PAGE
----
'Deeply entrenched anti-gay views': Amy Coney Barrett urged to recuse herself from gay rights case

'Deeply entrenched anti-gay views': Amy Coney Barrett urged to recuse herself from gay rights case
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When then-President Donald Trump nominated Amy Coney Barrett for the U.S. Supreme Court in 2020, her socially conservative views were a primary factor. Trump, running for reelection, wanted to show the Christian Right that he still had their backs.

Justice Barrett is a Catholic, not a Protestant evangelical. But she has been a member of a severe far-right group called People of Praise, which is not a traditional Catholic group, but rather, has combined Catholicism with elements of fundamentalist evangelical Protestantism.

Some ex-members of People of Praise have been highly critical of an outfit they once belonged to. And they are urging Barrett to recuse herself from a case involving gay rights, as she has been a part of a group with blatantly anti-gay views.

READ MORE:'Women were always crying': Leaked video confirms disturbing history of Amy Coney Barrett’s faith sect

Stephanie Kirchgaessner, reporting on the case in an article published by The Guardian on November 21, notes that the ex-members are “saying Barrett’s continued affiliation with the Christian group means she has participated in discriminatory policies against LGBTQ+ people.”

“The former members are part of a network of ‘survivors’ of the controversial charismatic group who say Barrett’s ‘lifelong and continued’ membership in the People of Praise make her too biased to fairly adjudicate an upcoming case that will decide whether private business owners have a right to decline services to potential clients based on their sexual orientation,” Kirchgaessner explains. “They point to Barrett’s former role on the board of Trinity Schools Inc, a private group of Christian schools that is affiliated with the People of Praise and, in effect, barred children of same-sex parents from attending the school.”

According to Kirchgaessner, a Trinity Schools faculty guide that was published in 2015 — the year in which Barrett became a board member — said that “blatant sexual immorality” had “no place in the culture of Trinity Schools.” And the guide considered “homosexual acts” an example of “blatant sexual immorality.”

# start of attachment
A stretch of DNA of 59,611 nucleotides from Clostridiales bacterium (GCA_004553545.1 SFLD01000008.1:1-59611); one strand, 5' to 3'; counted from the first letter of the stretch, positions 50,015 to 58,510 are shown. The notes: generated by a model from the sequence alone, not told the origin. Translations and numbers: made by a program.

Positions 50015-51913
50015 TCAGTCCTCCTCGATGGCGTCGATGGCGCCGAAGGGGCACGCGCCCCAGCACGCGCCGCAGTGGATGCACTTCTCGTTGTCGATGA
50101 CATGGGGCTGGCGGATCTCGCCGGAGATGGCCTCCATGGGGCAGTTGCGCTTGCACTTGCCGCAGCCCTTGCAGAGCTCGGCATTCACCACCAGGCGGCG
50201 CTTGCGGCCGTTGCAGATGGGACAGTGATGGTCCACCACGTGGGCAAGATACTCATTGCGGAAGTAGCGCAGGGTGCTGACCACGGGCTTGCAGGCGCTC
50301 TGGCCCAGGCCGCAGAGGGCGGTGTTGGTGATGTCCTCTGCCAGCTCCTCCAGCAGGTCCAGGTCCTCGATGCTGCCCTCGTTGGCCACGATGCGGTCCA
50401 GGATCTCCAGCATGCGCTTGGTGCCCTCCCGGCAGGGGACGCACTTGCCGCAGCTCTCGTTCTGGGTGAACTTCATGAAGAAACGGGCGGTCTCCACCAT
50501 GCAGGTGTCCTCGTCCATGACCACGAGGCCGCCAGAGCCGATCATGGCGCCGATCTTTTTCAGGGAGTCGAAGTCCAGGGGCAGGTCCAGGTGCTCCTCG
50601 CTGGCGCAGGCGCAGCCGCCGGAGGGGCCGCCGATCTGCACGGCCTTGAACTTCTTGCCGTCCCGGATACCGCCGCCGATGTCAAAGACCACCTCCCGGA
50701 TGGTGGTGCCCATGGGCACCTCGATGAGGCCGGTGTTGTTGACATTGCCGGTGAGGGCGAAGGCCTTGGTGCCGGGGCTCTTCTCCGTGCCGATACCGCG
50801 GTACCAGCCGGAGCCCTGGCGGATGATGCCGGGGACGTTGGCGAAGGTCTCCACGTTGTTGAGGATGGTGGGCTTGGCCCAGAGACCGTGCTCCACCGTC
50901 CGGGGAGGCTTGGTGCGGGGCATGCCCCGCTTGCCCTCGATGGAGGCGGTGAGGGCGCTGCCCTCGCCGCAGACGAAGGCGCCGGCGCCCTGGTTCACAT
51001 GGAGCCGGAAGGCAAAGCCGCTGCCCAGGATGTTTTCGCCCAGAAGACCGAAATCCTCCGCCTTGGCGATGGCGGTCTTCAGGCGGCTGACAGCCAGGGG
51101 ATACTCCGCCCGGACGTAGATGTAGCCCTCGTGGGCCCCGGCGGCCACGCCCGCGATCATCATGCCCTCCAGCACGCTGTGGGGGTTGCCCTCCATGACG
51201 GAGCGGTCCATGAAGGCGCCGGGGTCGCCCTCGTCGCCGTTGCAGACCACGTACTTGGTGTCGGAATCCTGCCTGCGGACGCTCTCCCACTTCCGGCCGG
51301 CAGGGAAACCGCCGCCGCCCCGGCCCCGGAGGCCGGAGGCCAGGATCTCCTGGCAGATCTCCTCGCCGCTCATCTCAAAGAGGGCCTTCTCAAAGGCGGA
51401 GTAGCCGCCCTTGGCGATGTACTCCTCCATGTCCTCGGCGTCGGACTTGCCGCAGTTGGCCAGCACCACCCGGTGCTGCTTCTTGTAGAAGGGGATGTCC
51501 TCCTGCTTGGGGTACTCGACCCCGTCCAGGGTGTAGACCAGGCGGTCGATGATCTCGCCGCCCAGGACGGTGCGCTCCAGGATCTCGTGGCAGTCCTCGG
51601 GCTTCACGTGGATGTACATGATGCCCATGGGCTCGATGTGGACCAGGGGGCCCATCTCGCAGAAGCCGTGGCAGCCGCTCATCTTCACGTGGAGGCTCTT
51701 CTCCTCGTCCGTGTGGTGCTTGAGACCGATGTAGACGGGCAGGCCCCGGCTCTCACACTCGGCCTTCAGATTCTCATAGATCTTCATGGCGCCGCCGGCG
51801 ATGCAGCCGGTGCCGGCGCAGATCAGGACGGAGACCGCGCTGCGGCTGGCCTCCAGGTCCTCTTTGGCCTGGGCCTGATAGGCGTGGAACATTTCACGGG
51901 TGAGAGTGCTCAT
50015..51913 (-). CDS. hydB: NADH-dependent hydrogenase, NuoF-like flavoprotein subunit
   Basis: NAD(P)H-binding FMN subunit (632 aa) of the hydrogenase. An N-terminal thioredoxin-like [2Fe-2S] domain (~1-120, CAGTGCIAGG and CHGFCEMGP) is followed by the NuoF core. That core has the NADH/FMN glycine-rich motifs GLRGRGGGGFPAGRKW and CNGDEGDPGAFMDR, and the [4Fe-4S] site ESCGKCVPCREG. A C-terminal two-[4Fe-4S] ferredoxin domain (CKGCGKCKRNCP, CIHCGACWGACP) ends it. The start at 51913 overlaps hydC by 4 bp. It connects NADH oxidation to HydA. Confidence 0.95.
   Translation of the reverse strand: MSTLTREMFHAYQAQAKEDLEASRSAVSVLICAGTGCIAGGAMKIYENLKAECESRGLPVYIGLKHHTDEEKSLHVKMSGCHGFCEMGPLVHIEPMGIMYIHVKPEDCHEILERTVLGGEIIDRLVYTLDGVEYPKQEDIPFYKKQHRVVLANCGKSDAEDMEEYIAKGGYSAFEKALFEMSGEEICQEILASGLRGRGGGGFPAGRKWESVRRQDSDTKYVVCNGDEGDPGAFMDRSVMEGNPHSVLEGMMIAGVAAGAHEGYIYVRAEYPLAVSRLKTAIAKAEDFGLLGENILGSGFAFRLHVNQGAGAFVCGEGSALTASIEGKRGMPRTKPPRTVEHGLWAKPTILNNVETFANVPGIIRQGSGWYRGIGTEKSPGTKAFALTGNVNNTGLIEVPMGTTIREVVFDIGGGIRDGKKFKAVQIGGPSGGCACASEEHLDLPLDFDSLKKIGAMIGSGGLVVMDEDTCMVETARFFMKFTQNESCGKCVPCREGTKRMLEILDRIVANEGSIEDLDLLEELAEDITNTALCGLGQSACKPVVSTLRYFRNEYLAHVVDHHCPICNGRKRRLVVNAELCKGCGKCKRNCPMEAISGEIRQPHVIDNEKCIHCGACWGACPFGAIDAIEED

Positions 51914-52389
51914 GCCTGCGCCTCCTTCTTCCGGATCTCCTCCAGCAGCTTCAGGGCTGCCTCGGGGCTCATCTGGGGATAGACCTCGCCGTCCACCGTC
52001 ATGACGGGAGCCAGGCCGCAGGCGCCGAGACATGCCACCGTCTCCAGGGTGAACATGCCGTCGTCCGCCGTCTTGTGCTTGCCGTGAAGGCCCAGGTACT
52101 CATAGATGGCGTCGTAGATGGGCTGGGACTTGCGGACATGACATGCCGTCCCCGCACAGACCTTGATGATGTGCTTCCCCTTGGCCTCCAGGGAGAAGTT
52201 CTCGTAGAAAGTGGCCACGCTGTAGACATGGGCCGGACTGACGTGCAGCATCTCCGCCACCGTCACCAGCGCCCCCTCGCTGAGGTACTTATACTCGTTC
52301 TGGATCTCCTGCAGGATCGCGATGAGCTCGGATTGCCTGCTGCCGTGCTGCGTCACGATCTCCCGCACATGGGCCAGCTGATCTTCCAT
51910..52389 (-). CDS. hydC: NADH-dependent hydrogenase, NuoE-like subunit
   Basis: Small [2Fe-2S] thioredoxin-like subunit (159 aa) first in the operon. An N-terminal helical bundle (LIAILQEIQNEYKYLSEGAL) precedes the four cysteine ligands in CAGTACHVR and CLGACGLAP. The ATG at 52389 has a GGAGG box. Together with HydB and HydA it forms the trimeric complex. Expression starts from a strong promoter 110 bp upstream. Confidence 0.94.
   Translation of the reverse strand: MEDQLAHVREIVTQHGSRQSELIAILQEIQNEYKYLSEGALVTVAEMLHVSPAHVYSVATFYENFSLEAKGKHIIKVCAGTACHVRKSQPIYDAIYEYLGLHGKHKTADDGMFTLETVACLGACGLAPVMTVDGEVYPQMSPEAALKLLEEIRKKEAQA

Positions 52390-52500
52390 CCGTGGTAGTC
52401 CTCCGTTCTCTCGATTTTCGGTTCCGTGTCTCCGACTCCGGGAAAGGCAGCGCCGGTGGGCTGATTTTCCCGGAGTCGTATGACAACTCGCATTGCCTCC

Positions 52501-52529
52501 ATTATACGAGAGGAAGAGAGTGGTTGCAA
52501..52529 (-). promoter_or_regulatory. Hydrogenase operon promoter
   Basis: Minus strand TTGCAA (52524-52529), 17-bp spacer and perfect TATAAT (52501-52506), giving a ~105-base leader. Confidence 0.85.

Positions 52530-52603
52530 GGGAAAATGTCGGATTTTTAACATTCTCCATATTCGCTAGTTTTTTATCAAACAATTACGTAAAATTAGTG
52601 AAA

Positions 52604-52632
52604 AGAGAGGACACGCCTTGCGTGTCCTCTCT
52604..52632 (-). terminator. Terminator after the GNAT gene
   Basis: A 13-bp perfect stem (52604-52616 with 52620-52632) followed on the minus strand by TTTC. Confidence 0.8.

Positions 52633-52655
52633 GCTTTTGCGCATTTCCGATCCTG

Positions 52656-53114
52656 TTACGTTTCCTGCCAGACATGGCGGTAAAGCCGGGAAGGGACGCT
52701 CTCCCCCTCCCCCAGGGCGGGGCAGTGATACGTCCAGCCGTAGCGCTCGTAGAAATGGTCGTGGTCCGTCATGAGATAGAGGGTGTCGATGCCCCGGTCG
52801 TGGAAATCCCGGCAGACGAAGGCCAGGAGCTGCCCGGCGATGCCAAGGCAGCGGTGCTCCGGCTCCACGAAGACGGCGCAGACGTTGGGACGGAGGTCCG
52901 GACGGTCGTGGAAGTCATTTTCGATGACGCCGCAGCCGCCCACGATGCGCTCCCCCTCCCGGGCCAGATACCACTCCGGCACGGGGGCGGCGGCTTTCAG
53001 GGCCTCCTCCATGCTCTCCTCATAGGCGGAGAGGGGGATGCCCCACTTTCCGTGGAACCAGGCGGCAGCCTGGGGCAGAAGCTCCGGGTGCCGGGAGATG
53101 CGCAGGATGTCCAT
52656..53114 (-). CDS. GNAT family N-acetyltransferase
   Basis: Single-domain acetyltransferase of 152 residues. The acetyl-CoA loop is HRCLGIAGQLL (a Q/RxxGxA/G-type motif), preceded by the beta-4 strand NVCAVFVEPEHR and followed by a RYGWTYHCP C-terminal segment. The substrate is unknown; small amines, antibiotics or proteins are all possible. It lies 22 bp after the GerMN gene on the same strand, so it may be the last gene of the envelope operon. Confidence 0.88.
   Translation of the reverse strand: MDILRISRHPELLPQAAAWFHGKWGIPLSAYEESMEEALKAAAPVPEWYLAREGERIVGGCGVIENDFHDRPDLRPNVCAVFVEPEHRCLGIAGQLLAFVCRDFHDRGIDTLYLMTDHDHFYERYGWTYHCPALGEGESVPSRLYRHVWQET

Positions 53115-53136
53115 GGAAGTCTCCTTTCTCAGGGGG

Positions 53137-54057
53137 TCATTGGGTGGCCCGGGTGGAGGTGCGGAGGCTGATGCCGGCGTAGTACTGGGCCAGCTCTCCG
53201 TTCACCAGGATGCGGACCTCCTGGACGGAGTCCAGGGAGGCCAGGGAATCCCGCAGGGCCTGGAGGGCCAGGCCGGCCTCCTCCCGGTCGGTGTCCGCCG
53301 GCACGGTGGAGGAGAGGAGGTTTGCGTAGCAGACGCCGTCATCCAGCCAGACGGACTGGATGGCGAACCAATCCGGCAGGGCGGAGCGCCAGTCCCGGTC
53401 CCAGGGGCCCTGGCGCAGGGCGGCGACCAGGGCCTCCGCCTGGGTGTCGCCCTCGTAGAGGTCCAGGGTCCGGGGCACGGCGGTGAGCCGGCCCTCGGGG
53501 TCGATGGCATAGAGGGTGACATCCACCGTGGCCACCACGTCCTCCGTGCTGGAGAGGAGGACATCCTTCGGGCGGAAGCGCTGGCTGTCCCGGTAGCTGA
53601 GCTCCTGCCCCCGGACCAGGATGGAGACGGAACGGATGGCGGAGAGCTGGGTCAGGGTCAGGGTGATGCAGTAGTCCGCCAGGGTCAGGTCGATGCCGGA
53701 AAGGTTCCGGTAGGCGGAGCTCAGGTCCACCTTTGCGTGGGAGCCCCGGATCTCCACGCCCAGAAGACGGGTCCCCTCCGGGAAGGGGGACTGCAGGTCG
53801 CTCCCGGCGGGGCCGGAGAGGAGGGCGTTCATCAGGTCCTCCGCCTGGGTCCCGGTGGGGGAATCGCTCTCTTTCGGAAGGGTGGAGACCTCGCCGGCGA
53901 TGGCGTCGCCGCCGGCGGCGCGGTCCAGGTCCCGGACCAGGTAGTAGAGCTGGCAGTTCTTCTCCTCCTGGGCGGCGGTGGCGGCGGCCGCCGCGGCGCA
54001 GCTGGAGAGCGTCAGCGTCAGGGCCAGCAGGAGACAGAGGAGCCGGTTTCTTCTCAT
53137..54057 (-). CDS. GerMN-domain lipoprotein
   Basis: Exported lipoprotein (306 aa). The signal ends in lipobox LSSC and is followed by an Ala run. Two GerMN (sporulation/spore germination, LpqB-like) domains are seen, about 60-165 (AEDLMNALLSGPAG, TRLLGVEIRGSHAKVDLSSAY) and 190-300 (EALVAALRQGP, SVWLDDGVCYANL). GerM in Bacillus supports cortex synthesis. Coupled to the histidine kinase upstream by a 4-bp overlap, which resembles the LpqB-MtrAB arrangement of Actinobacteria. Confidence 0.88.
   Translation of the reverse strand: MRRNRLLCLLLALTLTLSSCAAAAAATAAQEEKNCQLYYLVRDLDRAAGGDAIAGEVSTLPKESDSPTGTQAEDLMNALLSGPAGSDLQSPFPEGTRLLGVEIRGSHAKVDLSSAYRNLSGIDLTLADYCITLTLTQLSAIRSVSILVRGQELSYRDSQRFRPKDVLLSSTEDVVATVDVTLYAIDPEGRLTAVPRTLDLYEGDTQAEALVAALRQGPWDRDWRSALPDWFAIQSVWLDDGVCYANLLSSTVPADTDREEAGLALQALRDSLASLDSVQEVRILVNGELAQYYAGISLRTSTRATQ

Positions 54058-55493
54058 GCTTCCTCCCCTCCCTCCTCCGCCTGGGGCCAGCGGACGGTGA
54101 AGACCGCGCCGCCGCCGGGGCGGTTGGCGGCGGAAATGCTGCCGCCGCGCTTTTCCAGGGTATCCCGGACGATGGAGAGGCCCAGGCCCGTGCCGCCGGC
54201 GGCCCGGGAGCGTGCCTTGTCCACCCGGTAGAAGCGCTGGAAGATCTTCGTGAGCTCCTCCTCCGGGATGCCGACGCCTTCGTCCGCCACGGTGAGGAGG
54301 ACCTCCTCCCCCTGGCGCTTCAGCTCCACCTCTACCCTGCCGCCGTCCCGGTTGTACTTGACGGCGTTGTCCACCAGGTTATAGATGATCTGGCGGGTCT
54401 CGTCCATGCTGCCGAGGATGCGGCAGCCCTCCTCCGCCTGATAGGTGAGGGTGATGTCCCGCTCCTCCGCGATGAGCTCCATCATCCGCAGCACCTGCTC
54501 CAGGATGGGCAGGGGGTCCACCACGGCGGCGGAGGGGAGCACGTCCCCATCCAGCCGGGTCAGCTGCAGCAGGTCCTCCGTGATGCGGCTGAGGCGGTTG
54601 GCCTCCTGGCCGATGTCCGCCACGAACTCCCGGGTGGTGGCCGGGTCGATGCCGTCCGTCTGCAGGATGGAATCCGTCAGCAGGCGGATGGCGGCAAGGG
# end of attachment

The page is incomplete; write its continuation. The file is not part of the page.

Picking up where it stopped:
Maura Sullivan, a former People of Praise member, told The Guardian that her parents (who are still People of Praise members) wanted to keep her away from her younger sister when she came out as bisexual.

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Sullivan told The Guardian, “I don’t believe that someone in her position, who is a member of this group, could put those biases aside, especially in a decision like the one coming up…. (My parents) decided that I wasn’t allowed to be around my sister, who was 13 at the time, without them around, because I could ‘influence’ her in bad ways. Stuff like that. So, I had a tenuous relationship with my family. To be cut off from my family was the ultimate loss of community.”

Kevin Connolly, another former People of Praise member, considers their practices blatantly “anti-gay.’

Connolly told The Guardian, “The People of Praise has deeply entrenched anti-gay values that negatively affect the lives of real people, including vulnerable youth. These values show up in the everyday policies of the People of Praise and their schools. They are policies that are way outside the mainstream, and most Americans would be disturbed by them.”

READ MORE: Court documents shed light on secretive Christian sect tied to Amy Coney Barrett

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